Ode to Flowers

            Flowers are nature’s ornaments. They show all of the colors and shapes that can be imagined and even more than that. There have been so many times that people see a flower that is so far beyond their wildest imagination that the observer just has to stop and say, “Wow”. The colorful bit of the flower is the thing we associate most with them; though nomenclature often is based more around the arrangement and coverage of the reproductive parts of the plant. Rather than what are really delicate, colored leaves. They are the harbingers of coming spring and show the heartiness of plants in winter as a few blossoms will start to peak out from otherwise bare trees. They bring color to the world, and it leaps and rejoices. The world renews itself with blossoms that seem so delicate and yet are often so hearty. They continue and persist through the strength of summer. The sequence and timing of some flowers is marked, particularly in the early flowers of spring: Crocus first, Tulips, Hyacinth, Daffodils, etc. There are the common blossoms that show up every year such as penstemon and the rare treasures of a lifetime’s growth and investment such as the century plant. They carry silly and evocative names such as the dolphin flower delphinium. They carry the cultural heritage and history of entire cultures such as in daffodils Narcissus. They have technically descriptive names such as the aster incises (cut in star), which has a star shape with incisions in the leaves.

            The shapes and colors of flowers vary even within species. They have lines and gradients, loops and whirls, shades and hues. Most flowers have at least two colors to their petals and occasionally many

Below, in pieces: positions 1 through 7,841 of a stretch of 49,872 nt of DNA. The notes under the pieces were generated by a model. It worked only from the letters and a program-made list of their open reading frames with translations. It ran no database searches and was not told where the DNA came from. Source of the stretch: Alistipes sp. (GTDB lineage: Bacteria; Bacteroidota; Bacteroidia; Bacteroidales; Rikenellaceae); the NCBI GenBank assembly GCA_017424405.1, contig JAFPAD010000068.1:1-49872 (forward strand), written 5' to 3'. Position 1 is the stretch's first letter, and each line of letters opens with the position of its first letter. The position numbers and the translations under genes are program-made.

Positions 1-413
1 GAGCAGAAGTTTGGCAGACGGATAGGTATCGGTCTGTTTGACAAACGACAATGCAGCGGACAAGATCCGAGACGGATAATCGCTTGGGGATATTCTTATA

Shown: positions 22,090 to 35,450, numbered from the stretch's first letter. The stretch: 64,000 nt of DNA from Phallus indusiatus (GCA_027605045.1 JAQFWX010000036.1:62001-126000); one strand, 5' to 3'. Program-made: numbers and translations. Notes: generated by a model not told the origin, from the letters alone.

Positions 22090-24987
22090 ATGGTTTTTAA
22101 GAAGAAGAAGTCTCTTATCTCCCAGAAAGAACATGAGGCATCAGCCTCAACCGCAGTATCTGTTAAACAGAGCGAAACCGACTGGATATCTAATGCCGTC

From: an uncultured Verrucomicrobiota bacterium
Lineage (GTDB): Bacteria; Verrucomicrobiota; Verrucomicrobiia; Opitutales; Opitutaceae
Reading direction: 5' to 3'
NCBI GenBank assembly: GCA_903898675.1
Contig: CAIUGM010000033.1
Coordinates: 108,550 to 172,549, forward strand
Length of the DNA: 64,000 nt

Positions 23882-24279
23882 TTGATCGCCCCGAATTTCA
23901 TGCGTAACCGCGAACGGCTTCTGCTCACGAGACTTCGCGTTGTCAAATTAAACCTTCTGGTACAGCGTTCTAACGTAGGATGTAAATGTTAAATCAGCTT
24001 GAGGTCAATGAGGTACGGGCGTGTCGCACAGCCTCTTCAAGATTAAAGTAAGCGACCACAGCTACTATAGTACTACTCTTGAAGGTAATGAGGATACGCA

more. Their symmetry draws eyes and insects into their heart, which looks often strange. Botany, taxonomy, and the principle of evolution and survival tell us that the center is the core of the flower in its reproductive function and variation from other species, yet it is those petals that we associate most with our feelings and impressions of the flowers. They show all of the colors of the sunset, the sea, the sky, and snow. There may be delightful imperfections in a flower that give it a unique characteristic and surprising sense of anticipation as you wait for it to bloom. They may be immaculate, of a single color and the purest of materials in existence. The blooming of flowers can be so gradual that you watch the micrometric growth of each bud, or it can be so sudden that you are surprised by the very existence of the blossom from one morning to the next. It can be evening entertainment to watch a flower open to the moonlit night. It is the ultimate reward of a patient gardener to find a plant finally come to fruition in its bloom. My favorite flowers are white. Cherry trees in their early blossoms and full explosion of flowers covering the trees are one of my favorite things. Other fruiting trees also have this grand display in the spring and each brings wonder and joy despite its yearly regularity. I love to see humming birds and bees visiting flowers, for I can see the wonder of complimentary aid from different elements of the natural world. I look forward to each of the plants I have planted blooming, and rejoice in each of the wondrous shapes and colors. It is a big part of the tour of the garden that can be a daily ritual or the highlight of long hikes to see the plants that are blooming and appreciate for a moment the ephemeral beauty of the world.